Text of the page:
Motives in Prayer
Prayer is open, honest communication with God. It’s from the heart of man to his Creator. But the motives in prayer are important too. They can determine whether the prayer is a selfish request or a loving communication with the God who saved one from an eternity of agonizing darkness. A prayer like, . .
“God, please help me to get out of this financial bind,” or “help Uncle David to be free of his disease,” are common enough types of prayers. They’re from the heart well enough, but lack the partnership between the Savior and the one being saved. The interest expressed is one-sided, without keeping God’s interest in mind.
I have been working on this concept as I pray for the needs around me throughout my day. Still shy of reaching complete success, I am working at keeping God’s interest in mind while I pray. I want God to be honored in the words of my prayers. This honoring God doesn’t mean that the words must be fancy, but rather that they express the sometimes misplaced truth that what God wants is important too.
Back to the prayer for Uncle David, this time with an unselfish motive: “God, You have allowed Uncle David to come down with this horrible disease. I trust in You that You are in complete control. I want Uncle David to come to the place in his life where he places his faith in you as his Savior. Please grant him the life to make this faith decision and experience the life you came for him to have. (John 10:10) Grant him the grace to spend his last time on earth knowing that he will spend eternity with You. (1John 5:13) Thank you that You do not want anyone to perish.” (2 Peter 3:9)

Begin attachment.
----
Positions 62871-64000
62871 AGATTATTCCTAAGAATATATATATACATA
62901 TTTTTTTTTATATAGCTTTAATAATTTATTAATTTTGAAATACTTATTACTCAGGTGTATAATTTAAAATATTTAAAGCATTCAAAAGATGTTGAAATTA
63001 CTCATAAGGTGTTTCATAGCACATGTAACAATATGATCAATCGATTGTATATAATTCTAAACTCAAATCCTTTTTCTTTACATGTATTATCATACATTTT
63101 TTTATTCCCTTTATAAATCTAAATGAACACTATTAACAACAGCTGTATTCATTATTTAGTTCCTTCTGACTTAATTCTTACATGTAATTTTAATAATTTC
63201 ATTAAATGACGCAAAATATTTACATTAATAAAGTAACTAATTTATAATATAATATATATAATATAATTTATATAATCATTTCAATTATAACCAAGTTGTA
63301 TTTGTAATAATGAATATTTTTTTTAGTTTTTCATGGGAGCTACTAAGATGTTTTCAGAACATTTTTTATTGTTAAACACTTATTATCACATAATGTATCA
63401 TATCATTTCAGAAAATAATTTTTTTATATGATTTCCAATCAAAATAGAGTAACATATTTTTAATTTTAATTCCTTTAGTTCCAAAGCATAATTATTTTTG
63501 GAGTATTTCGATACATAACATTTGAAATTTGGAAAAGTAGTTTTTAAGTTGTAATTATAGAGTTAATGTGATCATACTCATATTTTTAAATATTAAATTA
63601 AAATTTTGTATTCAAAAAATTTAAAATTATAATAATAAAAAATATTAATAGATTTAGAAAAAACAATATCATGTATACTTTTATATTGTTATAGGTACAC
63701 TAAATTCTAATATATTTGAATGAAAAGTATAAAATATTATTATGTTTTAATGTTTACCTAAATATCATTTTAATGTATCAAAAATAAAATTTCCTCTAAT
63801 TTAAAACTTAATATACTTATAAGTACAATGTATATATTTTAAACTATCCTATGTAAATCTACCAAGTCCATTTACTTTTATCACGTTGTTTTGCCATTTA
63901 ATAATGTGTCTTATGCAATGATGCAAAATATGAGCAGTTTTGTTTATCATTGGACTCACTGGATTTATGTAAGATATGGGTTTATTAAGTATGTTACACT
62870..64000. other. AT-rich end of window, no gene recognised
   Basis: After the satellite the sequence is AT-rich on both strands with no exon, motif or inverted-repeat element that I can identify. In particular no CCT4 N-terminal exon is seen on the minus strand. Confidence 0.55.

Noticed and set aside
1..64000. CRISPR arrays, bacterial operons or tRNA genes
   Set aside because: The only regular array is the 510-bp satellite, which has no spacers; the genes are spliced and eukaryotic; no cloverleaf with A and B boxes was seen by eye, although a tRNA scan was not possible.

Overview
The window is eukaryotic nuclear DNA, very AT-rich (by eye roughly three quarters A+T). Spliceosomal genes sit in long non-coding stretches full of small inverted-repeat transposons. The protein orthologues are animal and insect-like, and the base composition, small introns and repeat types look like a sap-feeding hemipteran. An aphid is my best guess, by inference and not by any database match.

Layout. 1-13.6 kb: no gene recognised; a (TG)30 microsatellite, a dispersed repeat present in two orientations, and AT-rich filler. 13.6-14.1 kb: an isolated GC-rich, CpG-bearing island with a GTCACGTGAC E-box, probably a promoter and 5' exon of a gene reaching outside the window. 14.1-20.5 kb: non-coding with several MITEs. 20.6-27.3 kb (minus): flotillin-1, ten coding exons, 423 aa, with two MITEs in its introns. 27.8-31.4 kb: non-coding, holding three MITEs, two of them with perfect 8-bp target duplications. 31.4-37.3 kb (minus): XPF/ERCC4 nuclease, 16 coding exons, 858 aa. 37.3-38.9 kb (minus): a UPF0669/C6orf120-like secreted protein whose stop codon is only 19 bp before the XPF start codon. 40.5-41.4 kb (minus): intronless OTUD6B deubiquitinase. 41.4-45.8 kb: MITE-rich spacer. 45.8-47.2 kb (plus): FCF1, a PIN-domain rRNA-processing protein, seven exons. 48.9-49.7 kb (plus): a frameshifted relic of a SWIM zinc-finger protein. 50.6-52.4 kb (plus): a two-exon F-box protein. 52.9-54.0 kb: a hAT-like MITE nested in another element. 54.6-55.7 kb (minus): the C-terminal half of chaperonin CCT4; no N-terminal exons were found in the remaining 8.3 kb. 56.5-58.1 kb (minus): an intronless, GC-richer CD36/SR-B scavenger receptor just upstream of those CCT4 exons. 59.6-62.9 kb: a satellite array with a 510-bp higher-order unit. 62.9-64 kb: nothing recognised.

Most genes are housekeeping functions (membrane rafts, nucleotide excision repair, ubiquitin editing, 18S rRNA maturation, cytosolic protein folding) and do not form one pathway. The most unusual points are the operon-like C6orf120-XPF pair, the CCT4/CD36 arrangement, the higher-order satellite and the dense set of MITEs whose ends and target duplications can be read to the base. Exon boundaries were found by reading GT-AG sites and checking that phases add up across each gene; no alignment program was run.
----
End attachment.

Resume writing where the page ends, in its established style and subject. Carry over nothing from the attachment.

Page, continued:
Or the prayer over a financial bind with a more open and honest approach: “Heavenly Father, I’m sorry for spending all that money on that vacation. It was more than I should have spent. That missionary in China that has been on my mind is someone I would really like to have given some money to. I can’t do it now though. I was selfish, and I’m sorry. Please give me wisdom (James 1:5) to spend my money better in the future so I can give to Your work (Matthew 6:33). That’s where I really want my heart to be (Matthew 6:21).”
Such prayers express trust in God, confession of wrong choices, and thankfulness for the truths of His Word. Prayer can even have pauses to allow our sovereign God to put the right words on our heart. Prayer is communication between the One who hears EVERYTHING and the one who has to work hard at just being still and listening. (Psalm 46:10)
I don’t pray the way I used to years ago any more than I talk the way I did as a toddler. I have gotten to know my Heavenly Father through placing my faith in His Son, keeping prayer a regular part of my day, and . . . well, the work of His undeserved grace toward me.
Prayer that starts from the heart and then communicates by faith with the invisible God is prayer that will grow over years. As a small child progresses up through teen years and on to being a wise old great-grandparent, prayer can progress toward a deeper and deeper relationship with the loving Savior. A good question just may not be limited to what I should be praying but also why. It’s so much more than just “Gimme, gimme.” Prayer is meant to be a form of worship. No ritual involved. No routine words. Only a calling out from the heart to a loving Heavenly Father awaiting our words.